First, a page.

Accounting for standard and extended warranties Accounting Guide

Accounting For Product Warranties

Let’s look at an example of accounting for standard warranties. Company ABC has been selling gadget XYZ and has sufficient information to estimate warranty expenses based on historical claims data. Standard warranties cover defects in gadgets for one year after gadgets are sold. The company knows that, on average, for every $100,000 of gadgets XYZ sold , there will eventually be approximately $5,000 of warranty claims related to the sold gadgets. The gross margin on the products is $50% (so, $100,000 worth of gadgets has a cost of goods sold of $50,000).

  • Periodically, the credit balance in the Warranty Liability account is reviewed to be certain that the estimated amounts were reasonable.
  • If the warranty period ends, you would need to make an adjustment to decrease the warranty liability and record revenue for the liability not incurred.
  • Thus, the $50 received for the extended warranty is initially recorded as “unearned revenue.” This balance is a liability because the company owes a specified service to the customer.
  • That expected cost is recorded as a liability on its balance sheet and as an expense on its income statement.

If the company charged $20 for a 2 warranty, that $20 would be collected at the time of sale. The warranty would then be recognized as revenue evenly over the 2 year period. Warranties are somewhat easier to account for than is a product recall. Product recalls usually occur after significant attention has been raised regarding a warranty issue. Warranties are accounted for under GAAP by making two separate entries, one a debit and the other a credit for the same amount.

Recording Transactions Related to Product Warranties

It can replace the item with an item from inventory, therefore decreasing inventory. The company could repair the product using parts from inventory and outside labor or inside labor . Always record the replacement or repair at cost, not at the retail value of the item or parts.

  • Accounting for warranty impacts the balance sheet and income statement.
  • The Structured Query Language comprises several different data types that allow it to store different types of information…
  • The company uses the following journal entry for the transaction.
  • Identify the accounting principle applicable to the following situation.
  • Note that the expected future cost to repair or replace is matched with the sales revenue in the period of the sale.

When the cash outflow occurs, the debit is to accrued warranty and the credit is to cash. There is no income statement impact when the warranty claim is paid. Product warranties present manufacturers with a bit of a conundrum. The warranties offered on a product are a part of what the customer purchases when he decides to buy the product in the first place. This means that the manufacturer is actually responsible for the product for the length of the warranty.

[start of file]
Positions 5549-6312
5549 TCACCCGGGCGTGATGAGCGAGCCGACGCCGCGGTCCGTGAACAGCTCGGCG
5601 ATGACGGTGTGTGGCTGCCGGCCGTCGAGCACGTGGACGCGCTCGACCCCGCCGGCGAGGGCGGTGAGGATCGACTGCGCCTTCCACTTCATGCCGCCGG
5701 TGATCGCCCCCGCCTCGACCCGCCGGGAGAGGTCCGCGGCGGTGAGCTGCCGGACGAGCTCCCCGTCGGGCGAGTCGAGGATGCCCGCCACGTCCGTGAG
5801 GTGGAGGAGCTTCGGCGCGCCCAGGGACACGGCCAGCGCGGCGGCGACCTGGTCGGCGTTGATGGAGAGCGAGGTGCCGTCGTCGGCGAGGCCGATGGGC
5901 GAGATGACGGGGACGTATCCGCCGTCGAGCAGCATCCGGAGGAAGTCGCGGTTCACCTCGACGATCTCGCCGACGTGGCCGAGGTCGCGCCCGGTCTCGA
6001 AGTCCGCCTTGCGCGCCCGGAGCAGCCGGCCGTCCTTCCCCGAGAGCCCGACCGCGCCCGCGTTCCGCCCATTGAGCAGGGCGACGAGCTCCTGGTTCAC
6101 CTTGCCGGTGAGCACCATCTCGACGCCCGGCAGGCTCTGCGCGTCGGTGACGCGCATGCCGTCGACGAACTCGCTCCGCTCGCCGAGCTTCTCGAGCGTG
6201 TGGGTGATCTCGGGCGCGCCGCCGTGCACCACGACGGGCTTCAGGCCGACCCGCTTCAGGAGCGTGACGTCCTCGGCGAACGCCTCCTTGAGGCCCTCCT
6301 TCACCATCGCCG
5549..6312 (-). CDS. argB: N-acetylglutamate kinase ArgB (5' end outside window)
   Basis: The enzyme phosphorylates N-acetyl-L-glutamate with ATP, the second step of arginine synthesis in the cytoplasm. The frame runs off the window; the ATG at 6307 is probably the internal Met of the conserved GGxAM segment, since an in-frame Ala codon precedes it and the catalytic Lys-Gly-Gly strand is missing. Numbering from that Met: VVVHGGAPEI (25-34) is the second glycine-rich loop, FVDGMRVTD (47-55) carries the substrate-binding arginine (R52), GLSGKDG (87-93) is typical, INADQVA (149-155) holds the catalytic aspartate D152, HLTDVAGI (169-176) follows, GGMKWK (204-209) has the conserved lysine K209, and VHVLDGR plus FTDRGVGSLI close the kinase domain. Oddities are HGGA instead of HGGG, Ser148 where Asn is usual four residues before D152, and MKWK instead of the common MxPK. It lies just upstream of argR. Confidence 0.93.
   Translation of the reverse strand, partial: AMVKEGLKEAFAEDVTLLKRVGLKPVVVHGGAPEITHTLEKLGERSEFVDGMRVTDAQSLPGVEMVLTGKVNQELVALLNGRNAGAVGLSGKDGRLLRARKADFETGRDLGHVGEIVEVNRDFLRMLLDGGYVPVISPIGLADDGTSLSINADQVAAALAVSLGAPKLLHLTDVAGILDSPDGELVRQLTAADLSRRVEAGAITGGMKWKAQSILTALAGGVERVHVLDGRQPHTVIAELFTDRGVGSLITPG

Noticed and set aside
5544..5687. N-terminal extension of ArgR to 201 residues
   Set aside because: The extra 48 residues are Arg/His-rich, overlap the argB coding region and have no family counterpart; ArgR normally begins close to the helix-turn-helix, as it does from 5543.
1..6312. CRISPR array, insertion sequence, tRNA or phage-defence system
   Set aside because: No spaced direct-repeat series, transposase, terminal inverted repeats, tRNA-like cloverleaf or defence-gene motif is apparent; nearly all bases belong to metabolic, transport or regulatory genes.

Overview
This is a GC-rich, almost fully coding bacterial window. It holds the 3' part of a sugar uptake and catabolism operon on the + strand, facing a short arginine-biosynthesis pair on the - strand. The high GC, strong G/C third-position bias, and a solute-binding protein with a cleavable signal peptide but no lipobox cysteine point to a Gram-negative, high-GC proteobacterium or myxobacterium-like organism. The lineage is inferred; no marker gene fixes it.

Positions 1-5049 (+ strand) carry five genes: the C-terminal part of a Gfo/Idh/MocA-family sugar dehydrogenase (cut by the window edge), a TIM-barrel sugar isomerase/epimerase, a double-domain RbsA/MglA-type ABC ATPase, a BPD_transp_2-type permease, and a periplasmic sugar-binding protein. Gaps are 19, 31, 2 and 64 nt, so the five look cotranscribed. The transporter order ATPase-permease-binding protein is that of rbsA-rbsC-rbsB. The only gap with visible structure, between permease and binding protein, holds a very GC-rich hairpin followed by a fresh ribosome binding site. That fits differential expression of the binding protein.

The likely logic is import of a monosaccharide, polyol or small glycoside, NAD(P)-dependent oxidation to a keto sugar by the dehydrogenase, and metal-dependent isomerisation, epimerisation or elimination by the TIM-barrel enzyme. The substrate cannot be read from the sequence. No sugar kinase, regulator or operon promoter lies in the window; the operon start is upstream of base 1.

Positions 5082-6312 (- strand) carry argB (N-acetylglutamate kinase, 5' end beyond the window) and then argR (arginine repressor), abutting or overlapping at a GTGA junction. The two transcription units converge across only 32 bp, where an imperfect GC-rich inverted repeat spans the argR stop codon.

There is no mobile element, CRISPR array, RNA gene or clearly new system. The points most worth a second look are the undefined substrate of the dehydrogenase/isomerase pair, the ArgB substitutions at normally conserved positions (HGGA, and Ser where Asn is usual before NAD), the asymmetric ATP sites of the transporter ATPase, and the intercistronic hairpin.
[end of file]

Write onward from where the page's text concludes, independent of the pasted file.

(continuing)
2 Recognition of warranty-related costs absorbed by manufacturer

In accounting jargon, the assurance-type warranty is an example of a contingent that is both probable and can be estimated. Therefore, a company must record in the period of the sale the estimated cost of repairing or replacing the product during the Accounting For Product Warranties warranty period. That expected cost is recorded as a liability on its balance sheet and as an expense on its income statement. Note that the expected future cost to repair or replace is matched with the sales revenue in the period of the sale.

How do you account for product warranties?

  1. Find the total number of products sold.
  2. Determine the percentage of defective products.
  3. Calculate the number of products needing replacement.
  4. Evaluate the cost of product replacement.
  5. Estimate the total warranty expense.

Such differences are considered as part of our estimation process for future recalls and other safety measures. The “expected liability for the cost of recalls and other safety measures” are calculated by multiplying the “sales unit” by the “expected average repair cost per unit”. The “expected average repair cost per unit” is calculated based on dividing the “accumulated amount of repair cost paid per unit” by the “pattern of payment occurrences”. The “pattern of payment occurrence” represents a ratio that shows the measure of payment occurrence over 10 years based on actual payments with regard to units sold within 10 years. Prepare any necessary adjusting entries at December 31, 2017, for Piper Company’s year-end financial statements for each of the following separate transactions and events. Assume those costs involve replacements taken out of inventory, with no cash involved.

Financial Performance

Let’s look at an example to see how a company would estimate and record warranty expense. Information available before the financial statements are issued or are available to be issued… Indicates that it is probable that an asset had been impaired or a liability had been incurred at the date of the financial statements…

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